Does the color of the lubricant have a significant impact on its properties?

Colors accompany people throughout their lives, already in childhood we learn certain behaviors based on them, e.g. green means we can cross the street, and red means we have to stop. We often associate color with quality - we subconsciously choose a product with a color that we believe indicates, for example, better taste, although the actual situation may differ from our expectations.

Similar sentiments arise in the context of the lubricants industry. When asked to specify the requirements for the grease or oil he needs, the customer sometimes mentions its color even before the specifications it has to meet. We can therefore conclude that color has a significant impact on our choices, even in the lubricants industry.

In fact, for some products it matters. A specific color is used to make certain products easy to distinguish from others, which, if mistaken, could cause a serious failure of a given system. A good example is oils for automatic car transmissions. They are usually colored red to make them easier for the user to identify. Color is also important in the case of two-stroke engine oils. In this case, its saturation is more important than the color itself - it is intended to help users determine whether the appropriate amount of lubricant has been added to the fuel and whether the resulting mixture is homogeneous. Typically, these oils are red or green in color with appropriate saturation.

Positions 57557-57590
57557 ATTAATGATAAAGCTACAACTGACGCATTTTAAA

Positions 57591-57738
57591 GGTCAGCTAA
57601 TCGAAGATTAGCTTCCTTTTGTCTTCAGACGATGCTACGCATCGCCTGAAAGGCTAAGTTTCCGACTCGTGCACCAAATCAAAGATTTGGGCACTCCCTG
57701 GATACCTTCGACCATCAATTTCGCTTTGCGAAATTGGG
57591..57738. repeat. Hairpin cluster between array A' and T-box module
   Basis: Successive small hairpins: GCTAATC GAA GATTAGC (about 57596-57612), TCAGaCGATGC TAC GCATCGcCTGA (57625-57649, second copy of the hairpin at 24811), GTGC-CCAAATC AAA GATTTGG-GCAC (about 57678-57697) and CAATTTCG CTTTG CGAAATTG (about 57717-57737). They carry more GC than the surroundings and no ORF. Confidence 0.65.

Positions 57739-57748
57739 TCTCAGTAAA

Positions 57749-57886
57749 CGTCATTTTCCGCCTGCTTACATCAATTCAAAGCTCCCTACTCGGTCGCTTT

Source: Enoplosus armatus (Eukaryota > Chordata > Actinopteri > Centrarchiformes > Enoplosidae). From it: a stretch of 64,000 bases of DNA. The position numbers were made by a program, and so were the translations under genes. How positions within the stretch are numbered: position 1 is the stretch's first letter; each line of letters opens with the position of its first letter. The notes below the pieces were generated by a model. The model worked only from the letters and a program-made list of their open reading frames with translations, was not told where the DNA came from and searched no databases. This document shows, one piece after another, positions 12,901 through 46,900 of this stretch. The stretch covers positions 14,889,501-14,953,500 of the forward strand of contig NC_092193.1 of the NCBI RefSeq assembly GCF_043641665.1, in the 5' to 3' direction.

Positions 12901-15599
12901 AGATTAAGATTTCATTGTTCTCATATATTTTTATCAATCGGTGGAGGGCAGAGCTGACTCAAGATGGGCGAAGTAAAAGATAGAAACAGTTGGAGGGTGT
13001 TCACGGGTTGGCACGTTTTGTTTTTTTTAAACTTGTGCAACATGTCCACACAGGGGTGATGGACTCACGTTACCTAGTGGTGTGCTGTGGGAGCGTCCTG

In the context of lubricants, the color of the oil is also associated with its viscosity; darker oil is often perceived as more viscous. This is due to the colors of group I base oils, which range from light yellow (usually lower viscosity oils) to dark brown (usually higher viscosity oils). Currently, however, the lubricants industry is moving away from the use of group I oils, their market share is decreasing in favor of oils of groups II and III, and also, although to a lesser extent, in favor of synthetic bases of groups IV and V. In the case of the latter, there is no longer any dependency between viscosity and color, hence color, which was once related to viscosity to some extent and could be an approximate reference point for the approximate determination of viscosity - currently cannot be taken into account as a parameter indicating the viscosity of products. Additionally, the color of the final lubricant products is also influenced by the additives used, including: detergents containing calcium sulfonate and additives containing magnesium or molybdenum.

To sum up, it should be stated that only the standards and specifications indicated by the manufacturer should be used to assess the quality and suitability of a lubricant for a specific application, and the color of the product can only be taken into account in a few cases of products with specific applications, when its shade or intensity is determined by the specifications. In the case of other products, it does not provide information that is important to the user.

Michał Świątek

[1] D. Saraiva, The Importance of Colour in the Lubricants Industry, “Lube Magazine” 2018 (August), No. 146, p. 14-15.
[2] K. Bannister, The Color of Lubrication, “Efficient Plant Magazine” 2016 (June).

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